Kuils River CPF chair resigns after row with police

Kuils River chairperson Clive Hendricks has called it quits.

Kuils River Community Police Forum chairman Clive Hendricks has resigned, accusing the local police precinct of being inept and uncooperative.

Mr Hendricks handed his resignation to the CPF executive last week after two years in the position.

His relationship with Kuils River police chief Colonel JT Naidoo and the officers under his command had broken down irretrievably because he had been dogged in his efforts to get them to do their jobs, he said.

“I was having too much problems with the Kuils River police. They’re just an absolute mess.”

He claimed he and his adult son had accompanied a Kuils River woman to the station last year to open a case about her missing son, but the police had refused to help her.

“(In November 2021) The police opened a case against me because I tried to assist a lady with opening a case at midnight. They did not want to open the doors to the police station for this lady. She had been there three times that day.”

He accused the Kuils River police of stonewalling members of the public who queried the status of cases.

Mr Hendricks said police had charged him with intimidation and his son with assault after they had tried to help the woman at the police station.

“Like I am capable of intimidating people with firearms. They say I intimidated police officers. How could that be? How could you assault a policeman at the police station and they let you walk out?” Mr Hendricks said.

Describing his relationship with the Kuils River police, he said: “It was bad right from the beginning. The station commander (Colonel Naidoo) just did not want to co-operate with the CPF.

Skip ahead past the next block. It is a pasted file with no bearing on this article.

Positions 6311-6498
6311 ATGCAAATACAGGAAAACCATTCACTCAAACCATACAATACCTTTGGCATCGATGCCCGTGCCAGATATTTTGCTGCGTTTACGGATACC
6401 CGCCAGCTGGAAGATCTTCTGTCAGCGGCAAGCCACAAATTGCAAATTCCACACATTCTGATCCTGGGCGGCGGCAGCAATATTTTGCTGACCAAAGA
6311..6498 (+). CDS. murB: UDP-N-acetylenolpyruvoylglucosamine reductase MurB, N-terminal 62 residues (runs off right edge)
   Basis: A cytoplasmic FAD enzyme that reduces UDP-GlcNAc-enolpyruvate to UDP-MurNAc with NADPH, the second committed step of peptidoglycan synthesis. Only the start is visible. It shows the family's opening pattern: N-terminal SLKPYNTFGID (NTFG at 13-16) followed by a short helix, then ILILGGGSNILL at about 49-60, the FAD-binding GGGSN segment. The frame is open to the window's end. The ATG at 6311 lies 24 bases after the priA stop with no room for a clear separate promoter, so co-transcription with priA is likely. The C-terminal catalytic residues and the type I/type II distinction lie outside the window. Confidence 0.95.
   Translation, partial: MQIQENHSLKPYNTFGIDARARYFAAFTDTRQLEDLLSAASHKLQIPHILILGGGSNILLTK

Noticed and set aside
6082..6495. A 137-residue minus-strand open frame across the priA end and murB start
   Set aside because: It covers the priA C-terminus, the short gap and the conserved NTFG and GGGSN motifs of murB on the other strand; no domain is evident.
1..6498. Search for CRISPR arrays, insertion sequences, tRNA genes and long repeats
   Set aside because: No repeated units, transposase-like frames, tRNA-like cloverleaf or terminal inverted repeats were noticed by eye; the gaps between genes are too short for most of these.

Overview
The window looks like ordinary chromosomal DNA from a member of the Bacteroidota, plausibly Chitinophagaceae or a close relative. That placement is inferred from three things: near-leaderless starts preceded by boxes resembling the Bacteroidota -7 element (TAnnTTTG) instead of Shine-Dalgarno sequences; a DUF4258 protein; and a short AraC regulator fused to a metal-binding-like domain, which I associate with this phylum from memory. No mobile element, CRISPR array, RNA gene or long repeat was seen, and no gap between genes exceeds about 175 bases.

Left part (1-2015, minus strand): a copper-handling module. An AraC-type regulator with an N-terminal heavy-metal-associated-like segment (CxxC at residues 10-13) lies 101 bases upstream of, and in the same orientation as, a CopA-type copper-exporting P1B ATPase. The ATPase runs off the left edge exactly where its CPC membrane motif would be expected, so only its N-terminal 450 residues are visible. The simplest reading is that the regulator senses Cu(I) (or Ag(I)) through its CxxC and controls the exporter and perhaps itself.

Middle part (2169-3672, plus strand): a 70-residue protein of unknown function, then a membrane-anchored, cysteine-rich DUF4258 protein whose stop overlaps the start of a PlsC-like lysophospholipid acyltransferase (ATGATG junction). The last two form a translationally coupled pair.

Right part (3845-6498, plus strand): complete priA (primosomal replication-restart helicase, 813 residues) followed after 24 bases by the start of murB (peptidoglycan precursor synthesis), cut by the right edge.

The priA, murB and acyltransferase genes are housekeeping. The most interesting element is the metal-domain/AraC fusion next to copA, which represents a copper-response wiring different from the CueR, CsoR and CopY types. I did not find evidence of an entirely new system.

“We lodged several complaints (regarding the lack of co-operation) with the provincial police management. I went and had meetings with the major-general (Thembisile Patekile, the provincial police commissioner), but there is no accountability in the police.”

He said he planned to open a civil case against the police.

It’s not the first time Mr Hendricks has criticised policing in Kuils River. In a meeting with the crime-ravaged Kalkfontein community and SAPS management late last year, he described the local policing as “broken”.

Asked about his relationship with Mr Hendricks, Colonel Naidoo said: “Go ask him, I think you must ask him. I am not in the position to answer that for him.”

He said he could not comment on the cases of intimidation and assault against Mr Hendricks and his son as they were still pending.

The CPF’s vice-chairman, Neville Botha, when asked about its relationship with the Kuils River police, said: “Hundred percent. No problem.”

They would elect a new chairperson in a month or six weeks, he said.

Pressed on the cases against Mr Hendricks and his son, CPF public relations officer Therlo Wakefield said that was a personal matter and did not relate to CPF business.

Department of Community Safety spokeswoman Ameerah Kenny said they were unaware of the skirmishes between Mr Hendricks and police but his resignation should have no bearing on the CPF structure.

On his plans going forward, Mr Hendricks said: “I will apply myself in the community where I started in the sector forums. That was my joy.”